The Myth of "Parlor Guitars"

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The Myth of "Parlor Guitars"

Sorry, but I have to say something. People are lying to you.

Okay, it's not a huge concern, and hardly affects anybody, but I hate deliberate misinformation, even about minor issues.

Countless internet music sites, web pages, newsletters, and even manufacturers are claiming that the guitars now being called "parlor guitars" are a late-19th or early-20th-century invention. According to the urban legend, people playing guitar somewhere between 100 and 140 years ago decided that "full-sized" guitars were too big and loud for playing in parlors and similar enclosed spaces. The story goes that manufacturers introduced small-bodied, deep-waisted guitars with 12-fret necks to "tame" the tone and size of the guitar.

Nothing could be further from the truth. These are the original "full-sized" guitars. Nobody shrank anything - they just look "shrunk" to people who grew up with much larger guitars.

Why It's Personal

I occasionally do historical reenactments. And as a musician who is also a lover of history, I always try to make certain the instruments I bring look like the instruments that would have been played in the time and place I'm representing.

Paul Race and Tess Hoffman at the Springfield Historical Society's 'Night of the Museum.'  Click for bigger photo.For example, when I play a 1910ish banjo player, I bring a banjo that is an exact visual match for the vintage instruments that have survived from that era. (Though it is louder and plays better, I confess.)

But I wouldn't dream of using the same banjo in, say, a Civil-War reenactment. I've seen far too many Civil War reenactors playing banjos with obvious improvements that weren't even invented until fifty to seventy years later. (See our article on "Civil War banjos" for more information.)

When I considered getting a guitar appropriate for 19th-century reenactments, I researched the kinds of guitars folks used back then. And I discovered that virtually all 19th-century guitars manufactured or played in North America look like what manufacturers are calling "parlor guitars" today.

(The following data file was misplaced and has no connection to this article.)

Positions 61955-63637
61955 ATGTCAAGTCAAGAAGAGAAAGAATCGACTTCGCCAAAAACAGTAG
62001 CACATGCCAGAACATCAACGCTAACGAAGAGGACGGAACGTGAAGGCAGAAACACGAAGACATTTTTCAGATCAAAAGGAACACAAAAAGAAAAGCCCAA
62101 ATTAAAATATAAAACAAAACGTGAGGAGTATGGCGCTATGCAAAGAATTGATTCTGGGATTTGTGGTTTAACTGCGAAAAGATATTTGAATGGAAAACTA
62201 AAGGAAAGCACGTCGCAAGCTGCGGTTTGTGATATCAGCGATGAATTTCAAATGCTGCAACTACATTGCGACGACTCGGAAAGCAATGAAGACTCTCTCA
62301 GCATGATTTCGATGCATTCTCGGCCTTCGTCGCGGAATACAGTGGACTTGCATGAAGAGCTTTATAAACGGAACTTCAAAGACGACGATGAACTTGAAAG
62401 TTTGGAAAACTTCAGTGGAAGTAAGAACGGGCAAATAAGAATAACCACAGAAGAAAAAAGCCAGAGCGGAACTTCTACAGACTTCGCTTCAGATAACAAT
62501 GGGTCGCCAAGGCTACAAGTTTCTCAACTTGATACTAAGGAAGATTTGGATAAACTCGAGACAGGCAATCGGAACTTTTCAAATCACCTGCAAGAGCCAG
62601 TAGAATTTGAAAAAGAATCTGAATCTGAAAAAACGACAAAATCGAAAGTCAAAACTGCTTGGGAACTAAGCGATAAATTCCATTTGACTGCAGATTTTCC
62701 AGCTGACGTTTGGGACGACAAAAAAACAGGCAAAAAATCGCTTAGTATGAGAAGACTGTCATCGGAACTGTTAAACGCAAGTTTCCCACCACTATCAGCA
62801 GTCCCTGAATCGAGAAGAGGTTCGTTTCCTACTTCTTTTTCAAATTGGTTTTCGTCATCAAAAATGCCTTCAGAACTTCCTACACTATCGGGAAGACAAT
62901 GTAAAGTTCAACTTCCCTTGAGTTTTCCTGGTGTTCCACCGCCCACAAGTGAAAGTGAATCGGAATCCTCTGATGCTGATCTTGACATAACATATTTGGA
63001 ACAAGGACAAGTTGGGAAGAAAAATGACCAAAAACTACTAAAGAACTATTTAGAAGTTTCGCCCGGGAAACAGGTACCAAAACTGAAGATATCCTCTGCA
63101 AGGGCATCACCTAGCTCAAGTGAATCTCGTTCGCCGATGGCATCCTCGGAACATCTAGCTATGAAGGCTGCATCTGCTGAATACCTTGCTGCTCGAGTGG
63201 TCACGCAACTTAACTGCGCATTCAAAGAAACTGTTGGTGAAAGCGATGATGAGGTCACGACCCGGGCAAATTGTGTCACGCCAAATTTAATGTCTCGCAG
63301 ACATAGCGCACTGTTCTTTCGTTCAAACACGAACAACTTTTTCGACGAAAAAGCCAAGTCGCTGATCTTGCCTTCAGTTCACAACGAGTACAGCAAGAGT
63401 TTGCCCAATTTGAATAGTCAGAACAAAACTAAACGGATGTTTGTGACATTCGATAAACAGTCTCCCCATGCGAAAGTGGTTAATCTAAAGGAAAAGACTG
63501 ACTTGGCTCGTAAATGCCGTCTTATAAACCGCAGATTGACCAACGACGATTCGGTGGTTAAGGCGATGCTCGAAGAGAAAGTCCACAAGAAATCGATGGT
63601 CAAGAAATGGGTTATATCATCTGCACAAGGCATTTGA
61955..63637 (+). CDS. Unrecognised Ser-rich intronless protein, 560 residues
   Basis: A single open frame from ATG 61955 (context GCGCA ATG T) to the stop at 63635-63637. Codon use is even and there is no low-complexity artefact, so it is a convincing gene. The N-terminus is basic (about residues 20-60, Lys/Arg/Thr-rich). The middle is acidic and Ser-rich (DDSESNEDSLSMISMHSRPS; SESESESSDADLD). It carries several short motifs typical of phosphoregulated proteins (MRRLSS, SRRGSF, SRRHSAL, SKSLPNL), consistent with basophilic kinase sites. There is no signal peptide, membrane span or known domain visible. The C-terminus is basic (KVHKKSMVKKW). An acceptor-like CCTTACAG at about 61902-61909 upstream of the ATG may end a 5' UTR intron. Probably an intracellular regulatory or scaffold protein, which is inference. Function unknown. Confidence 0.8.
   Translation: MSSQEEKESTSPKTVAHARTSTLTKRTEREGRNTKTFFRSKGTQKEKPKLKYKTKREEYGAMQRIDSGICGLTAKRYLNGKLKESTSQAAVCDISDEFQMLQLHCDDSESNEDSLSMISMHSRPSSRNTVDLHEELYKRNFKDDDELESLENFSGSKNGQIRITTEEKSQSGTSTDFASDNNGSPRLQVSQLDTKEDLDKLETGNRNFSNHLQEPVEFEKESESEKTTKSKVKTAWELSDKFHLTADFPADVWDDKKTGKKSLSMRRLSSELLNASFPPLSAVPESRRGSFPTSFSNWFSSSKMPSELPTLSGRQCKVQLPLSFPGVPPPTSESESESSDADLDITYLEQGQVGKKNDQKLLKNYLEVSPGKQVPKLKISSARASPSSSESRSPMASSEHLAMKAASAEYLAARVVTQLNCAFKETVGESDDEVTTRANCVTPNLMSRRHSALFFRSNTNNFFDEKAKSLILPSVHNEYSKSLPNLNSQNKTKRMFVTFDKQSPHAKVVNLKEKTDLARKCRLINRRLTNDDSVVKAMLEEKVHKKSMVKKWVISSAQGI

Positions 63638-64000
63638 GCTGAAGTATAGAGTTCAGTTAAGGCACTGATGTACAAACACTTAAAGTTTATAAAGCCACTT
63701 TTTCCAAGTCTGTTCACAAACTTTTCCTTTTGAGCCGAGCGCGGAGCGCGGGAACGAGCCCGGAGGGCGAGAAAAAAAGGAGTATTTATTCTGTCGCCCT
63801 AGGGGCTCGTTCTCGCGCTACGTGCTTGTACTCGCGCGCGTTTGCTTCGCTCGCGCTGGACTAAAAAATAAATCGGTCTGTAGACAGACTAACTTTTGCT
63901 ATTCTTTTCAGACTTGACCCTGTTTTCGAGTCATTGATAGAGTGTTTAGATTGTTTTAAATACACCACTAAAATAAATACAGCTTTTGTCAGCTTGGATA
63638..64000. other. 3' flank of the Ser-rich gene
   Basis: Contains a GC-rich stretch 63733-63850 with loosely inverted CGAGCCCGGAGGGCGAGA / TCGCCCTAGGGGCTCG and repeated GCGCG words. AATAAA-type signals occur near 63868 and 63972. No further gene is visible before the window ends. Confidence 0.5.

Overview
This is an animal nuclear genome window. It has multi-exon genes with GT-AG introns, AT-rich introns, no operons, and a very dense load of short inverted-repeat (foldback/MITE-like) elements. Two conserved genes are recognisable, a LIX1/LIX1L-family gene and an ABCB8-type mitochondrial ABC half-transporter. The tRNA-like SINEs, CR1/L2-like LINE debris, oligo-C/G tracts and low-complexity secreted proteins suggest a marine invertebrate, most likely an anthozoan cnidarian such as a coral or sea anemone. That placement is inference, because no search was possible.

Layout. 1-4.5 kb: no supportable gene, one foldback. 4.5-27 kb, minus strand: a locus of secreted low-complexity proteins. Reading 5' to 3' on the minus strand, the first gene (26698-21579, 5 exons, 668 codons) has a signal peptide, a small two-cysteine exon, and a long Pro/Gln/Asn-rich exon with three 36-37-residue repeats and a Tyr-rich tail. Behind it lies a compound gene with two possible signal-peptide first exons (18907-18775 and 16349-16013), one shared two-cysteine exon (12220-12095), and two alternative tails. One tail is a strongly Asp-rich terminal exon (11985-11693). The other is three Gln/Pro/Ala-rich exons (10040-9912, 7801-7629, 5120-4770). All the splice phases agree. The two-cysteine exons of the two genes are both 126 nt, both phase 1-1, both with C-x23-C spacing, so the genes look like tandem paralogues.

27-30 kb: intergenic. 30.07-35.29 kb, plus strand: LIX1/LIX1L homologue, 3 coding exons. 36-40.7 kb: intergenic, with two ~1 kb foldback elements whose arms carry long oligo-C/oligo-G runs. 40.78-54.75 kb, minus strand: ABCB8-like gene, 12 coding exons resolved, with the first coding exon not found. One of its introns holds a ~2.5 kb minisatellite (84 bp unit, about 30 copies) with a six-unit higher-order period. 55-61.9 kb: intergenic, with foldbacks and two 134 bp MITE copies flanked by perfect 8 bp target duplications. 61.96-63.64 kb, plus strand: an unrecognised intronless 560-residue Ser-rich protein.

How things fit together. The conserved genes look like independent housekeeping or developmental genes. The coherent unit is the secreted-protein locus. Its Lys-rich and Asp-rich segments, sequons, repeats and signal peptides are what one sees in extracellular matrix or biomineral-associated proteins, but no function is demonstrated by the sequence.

This Washburn is from the early 1900s.   As you'll see further down, it is representative of virtually all guitars made or played in the 1900s.Click for a sligntly bigger photo.The example to the right is a Washburn from the early 1900s. As you'll see further down, it is nearly identical to a C.F. Martin instrument built around 1845. The size, shape, and features of both reflect the vast majority of guitars made or played in the 1800s and many made and played before 1925.

Modern manufacturers and many guitar "experts" are claiming that this class of guitars is a "shrunk-down" version of "regular guitars" made specifically for playing in enclosed spaces indoors or - in a touch of misogyny - for women's dainty fingers. Completely obscuring the fact that these were the "regular guitars" from the earliest days of American guitar manufacturing.

The truth is these original "standard-sized" guitars look funny today because we're used to guitars that were considered oversized when they came out, but now are considered "normal."

But that's no excuse for a historical reenactor to drag a Jumbo, a Dreadnought, or even a "concert-sized" guitar into a cowboy, Civil War, or Victorian-era household setting.

The Photo Record

Just to put things into perspective, here is a range of photos dating from the 1860s and possibly as late as the 1920s (before there was widespread adoption of Jumbos, Dreadnoughts, and Loar-designed Gibson archtops). Clicking on each photo will bring up a larger version.

When you're looking at those photos, see if they support the assertions that these guitars were designed for playing indoors or specifically by women.